Hmm... how do you find roads that are exactly 30 degrees apart? Or are you interpolating everything in between N and S?

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How come we don’t have to “swing” our solid state heading sensors the way we do the whisky compass?

Nobody has a calibration card stuck to the G1000 screen, do they?   

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In Canada we have to swing the compass as part of every Annual Inspection.  Like hangars fairies some shops use a “magic pen” to carry out the swing.  We use one of these which is also calibrated annually.

Clarence

41C6551C-04CA-4C70-AFC9-13C632EABF23.jpeg

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32 minutes ago, PilotCoyote said:

 Hmm... how do you find roads that are exactly 30 degrees apart? Or are you interpolating everything in between N and S?

I use the HDG gyro that was set to true N+ mag var

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21 hours ago, N201MKTurbo said:

FYI

An A&P is not authorized to repair a compass.

It is a job for the hangar elves shh..,.

Strange that an A&P can’t repair a compass, but can overhaul an engine, weld up and airframe and a thousand other things.  Another goofy FAA regulation.

Clarence

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1 hour ago, M20Doc said:

Strange that an A&P can’t repair a compass, but can overhaul an engine, weld up and airframe and a thousand other things.  Another goofy FAA regulation.

Clarence

Yep...

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Do you remember yesterday, when...

  • radios were analog technology
  • displays were mechanical
  • VSIs had a lag
  • MP gauges had a calibrated leak
  • Instruments were vacuum driven
  • the tach had an oil cup
  • A failing vacuum system would cause a disparity between the DG and AI (?)
  • A back up vac system was connected to the engine’s intake system and was driven off manifold pressure... and didn’t work in low MP environments... when the engine was at WOT.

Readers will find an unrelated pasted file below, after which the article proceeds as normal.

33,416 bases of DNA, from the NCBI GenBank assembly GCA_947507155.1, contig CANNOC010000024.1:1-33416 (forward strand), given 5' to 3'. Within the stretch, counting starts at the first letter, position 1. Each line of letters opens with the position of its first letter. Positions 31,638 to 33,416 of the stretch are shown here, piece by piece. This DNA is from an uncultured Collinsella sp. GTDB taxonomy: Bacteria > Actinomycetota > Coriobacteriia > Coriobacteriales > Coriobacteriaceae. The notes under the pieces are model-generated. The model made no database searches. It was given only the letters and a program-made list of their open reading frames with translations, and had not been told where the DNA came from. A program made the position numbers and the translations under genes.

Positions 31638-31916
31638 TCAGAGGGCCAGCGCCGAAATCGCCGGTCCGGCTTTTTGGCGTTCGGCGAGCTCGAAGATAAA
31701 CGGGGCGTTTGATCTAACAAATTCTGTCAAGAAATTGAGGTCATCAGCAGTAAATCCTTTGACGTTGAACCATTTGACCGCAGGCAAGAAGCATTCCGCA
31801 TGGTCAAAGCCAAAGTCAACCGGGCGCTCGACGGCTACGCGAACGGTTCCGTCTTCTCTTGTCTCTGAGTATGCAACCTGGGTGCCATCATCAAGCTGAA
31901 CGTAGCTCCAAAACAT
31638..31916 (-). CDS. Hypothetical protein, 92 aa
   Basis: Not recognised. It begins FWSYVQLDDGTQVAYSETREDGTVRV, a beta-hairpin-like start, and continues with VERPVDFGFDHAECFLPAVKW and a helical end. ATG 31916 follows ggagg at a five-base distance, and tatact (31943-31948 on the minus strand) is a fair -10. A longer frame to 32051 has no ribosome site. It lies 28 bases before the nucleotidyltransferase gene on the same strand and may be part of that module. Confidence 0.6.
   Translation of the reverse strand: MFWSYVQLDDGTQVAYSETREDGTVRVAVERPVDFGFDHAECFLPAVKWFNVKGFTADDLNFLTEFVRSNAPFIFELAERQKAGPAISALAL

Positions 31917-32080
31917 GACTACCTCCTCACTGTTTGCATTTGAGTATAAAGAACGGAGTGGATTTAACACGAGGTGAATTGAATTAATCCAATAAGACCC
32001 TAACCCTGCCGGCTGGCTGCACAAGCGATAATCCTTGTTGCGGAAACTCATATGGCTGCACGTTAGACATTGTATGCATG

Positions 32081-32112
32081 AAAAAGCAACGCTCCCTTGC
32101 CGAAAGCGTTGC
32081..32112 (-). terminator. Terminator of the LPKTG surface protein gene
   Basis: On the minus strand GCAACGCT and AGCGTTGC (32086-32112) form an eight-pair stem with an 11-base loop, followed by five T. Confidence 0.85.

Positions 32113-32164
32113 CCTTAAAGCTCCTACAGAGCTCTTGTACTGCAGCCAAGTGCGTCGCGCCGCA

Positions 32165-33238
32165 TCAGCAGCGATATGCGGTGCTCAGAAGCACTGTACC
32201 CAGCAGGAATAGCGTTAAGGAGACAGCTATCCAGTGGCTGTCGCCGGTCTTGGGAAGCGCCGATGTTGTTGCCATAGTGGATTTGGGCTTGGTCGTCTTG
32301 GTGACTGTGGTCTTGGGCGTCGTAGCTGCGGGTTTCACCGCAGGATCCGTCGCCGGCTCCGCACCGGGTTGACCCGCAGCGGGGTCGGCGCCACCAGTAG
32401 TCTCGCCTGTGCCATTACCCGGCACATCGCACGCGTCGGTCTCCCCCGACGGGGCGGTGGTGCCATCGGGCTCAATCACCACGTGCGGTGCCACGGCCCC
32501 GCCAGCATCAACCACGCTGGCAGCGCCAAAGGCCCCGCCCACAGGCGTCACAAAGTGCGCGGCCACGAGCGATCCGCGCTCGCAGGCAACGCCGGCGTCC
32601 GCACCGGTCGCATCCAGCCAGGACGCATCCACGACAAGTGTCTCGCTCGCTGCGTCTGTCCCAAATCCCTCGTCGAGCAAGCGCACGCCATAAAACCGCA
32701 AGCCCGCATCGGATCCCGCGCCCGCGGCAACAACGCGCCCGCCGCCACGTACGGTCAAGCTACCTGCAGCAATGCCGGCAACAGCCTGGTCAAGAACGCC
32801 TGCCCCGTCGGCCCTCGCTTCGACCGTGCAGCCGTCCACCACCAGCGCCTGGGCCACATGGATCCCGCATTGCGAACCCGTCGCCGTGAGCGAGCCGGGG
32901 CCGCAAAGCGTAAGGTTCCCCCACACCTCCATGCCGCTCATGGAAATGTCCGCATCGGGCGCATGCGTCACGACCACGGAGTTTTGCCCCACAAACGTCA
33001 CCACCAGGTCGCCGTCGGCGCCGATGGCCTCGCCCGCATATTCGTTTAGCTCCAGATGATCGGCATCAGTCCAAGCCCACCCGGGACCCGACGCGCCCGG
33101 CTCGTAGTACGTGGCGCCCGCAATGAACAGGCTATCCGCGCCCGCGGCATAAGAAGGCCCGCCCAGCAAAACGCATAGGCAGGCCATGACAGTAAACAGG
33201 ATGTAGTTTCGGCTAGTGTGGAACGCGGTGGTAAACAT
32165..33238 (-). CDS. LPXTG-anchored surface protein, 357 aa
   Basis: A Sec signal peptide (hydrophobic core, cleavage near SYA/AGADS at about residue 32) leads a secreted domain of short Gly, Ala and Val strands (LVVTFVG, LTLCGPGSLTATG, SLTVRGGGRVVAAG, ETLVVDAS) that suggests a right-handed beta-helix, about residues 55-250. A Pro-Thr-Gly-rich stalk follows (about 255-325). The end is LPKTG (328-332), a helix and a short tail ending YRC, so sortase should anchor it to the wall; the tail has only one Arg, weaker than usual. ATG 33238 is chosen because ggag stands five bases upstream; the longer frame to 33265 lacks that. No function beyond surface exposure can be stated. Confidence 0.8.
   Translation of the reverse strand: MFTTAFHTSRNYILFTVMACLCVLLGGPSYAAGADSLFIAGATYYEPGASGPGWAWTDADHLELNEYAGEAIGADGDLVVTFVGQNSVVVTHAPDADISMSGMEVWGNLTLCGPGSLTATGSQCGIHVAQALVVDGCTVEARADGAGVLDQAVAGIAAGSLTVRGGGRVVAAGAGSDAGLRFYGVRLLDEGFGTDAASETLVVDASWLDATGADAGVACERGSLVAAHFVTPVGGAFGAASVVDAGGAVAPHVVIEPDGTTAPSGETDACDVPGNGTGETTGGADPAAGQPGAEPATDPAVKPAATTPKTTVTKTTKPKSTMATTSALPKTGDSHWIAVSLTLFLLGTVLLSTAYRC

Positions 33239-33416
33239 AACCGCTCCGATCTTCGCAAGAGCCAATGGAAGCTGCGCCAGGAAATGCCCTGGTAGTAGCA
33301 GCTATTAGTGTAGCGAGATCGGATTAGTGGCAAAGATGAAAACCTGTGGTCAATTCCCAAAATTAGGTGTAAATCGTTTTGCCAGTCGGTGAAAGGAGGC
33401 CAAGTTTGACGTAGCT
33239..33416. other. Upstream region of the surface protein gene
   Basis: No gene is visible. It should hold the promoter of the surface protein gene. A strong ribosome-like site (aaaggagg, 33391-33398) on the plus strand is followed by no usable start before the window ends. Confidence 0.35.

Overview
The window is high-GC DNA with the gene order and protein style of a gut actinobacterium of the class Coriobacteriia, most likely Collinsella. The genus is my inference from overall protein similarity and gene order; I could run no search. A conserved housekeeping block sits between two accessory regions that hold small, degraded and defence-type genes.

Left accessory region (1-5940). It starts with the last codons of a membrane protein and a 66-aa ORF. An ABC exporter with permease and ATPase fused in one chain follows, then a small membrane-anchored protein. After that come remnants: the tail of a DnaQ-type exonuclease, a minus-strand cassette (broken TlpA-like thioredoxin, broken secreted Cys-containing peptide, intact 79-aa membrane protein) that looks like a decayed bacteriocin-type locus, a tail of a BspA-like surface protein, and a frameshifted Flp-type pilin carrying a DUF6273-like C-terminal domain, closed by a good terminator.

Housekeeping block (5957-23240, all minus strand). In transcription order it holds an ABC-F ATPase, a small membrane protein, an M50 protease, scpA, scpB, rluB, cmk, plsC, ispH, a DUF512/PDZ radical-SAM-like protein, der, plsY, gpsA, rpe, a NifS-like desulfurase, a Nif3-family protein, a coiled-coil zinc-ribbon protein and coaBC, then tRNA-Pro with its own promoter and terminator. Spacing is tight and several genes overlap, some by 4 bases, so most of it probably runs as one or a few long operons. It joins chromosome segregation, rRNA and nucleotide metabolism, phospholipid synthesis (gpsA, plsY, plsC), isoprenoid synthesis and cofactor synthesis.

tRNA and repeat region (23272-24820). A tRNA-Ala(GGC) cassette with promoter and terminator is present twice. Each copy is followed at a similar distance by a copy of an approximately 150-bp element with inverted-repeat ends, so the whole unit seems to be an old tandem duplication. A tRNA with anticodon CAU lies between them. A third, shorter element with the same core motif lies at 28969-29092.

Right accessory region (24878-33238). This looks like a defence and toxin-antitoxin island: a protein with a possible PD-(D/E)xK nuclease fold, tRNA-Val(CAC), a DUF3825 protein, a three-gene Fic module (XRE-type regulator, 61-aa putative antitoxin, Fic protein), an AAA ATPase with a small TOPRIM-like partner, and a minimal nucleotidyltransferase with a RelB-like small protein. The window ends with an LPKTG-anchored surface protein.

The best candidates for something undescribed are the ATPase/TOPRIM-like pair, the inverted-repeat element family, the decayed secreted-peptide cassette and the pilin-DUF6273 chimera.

• A back-up vac system that worked was driven by an electric motor, that drove another vacuum pump, and weighed about 20Lbs
  • Peter Garmin called his BK HSI a Swiss watch
  • Xrays were displayed hanging on a light box

Tomorrow...

  • the avionics technicians will be wondering how they got the responsibility to look after a mechanical device like a wet compass...
  • Peter Garmin will be wearing a Garmin digital time piece or maybe even an iWatch... :)
  • Xrays will be displayed on a computer monitor

Everything changes.

PP musings, not an instrument tech or philosophist...

Best regards,

-a-

 

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15 hours ago, Jerry 5TJ said:

How come we don’t have to “swing” our solid state heading sensors the way we do the whisky compass?

Nobody has a calibration card stuck to the G1000 screen, do they?   

You do have to swing magnotometers and make sure they are mounted properly.   Some systems have  performance indicators to go through to see if the mounting location is acceptable.  You just paid the shop to do it with the install.

On the wiskey compass.   I bought a new plastic case.   Fixed it.  Then bought the kit.  Was still leaking.  Mount broke again. Used some ty wraps to keep it going.    Last year found a card compass on ebay.   Got it thought it was broke because it would not swing well.    But then found it needs plane vibration to swing Properly.    There is a brass rod hammered into flat blade screw driver (came with the plane)  hanging on a ty wrap from the Ram Air knob in the plane.   It is possible it could be used turn little NS EW screws.    The card compass is very freaking accurate and easy to see.

 

Edited by Yetti